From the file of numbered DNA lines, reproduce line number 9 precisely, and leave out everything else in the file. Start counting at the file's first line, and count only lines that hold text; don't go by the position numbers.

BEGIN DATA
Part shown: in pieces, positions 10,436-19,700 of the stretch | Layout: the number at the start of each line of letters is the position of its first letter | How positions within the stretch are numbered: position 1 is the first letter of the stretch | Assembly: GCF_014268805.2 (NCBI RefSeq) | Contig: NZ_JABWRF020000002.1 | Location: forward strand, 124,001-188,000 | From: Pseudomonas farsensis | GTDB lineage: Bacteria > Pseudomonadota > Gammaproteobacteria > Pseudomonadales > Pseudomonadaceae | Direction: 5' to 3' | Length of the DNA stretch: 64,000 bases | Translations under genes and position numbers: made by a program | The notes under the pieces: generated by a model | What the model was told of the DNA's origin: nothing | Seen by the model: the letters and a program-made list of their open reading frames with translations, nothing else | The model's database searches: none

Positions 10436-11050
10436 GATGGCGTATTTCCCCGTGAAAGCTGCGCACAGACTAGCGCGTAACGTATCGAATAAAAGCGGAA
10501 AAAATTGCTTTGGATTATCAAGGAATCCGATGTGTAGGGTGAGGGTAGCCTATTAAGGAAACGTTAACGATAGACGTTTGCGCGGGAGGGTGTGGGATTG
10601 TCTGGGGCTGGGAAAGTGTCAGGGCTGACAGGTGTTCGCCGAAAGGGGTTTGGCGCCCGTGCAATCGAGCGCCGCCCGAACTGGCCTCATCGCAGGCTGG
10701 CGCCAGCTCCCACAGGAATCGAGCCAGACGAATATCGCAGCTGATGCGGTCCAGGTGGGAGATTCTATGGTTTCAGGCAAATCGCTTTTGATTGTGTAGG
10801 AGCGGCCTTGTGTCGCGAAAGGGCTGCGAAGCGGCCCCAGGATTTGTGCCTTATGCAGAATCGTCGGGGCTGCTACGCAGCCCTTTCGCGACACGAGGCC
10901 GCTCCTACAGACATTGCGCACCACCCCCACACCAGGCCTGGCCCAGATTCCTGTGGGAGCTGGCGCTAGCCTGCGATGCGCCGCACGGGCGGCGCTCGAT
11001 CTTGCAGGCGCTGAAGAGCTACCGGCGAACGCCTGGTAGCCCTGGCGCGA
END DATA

11001 CTTGCAGGCGCTGAAGAGCTACCGGCGAACGCCTGGTAGCCCTGGCGCGA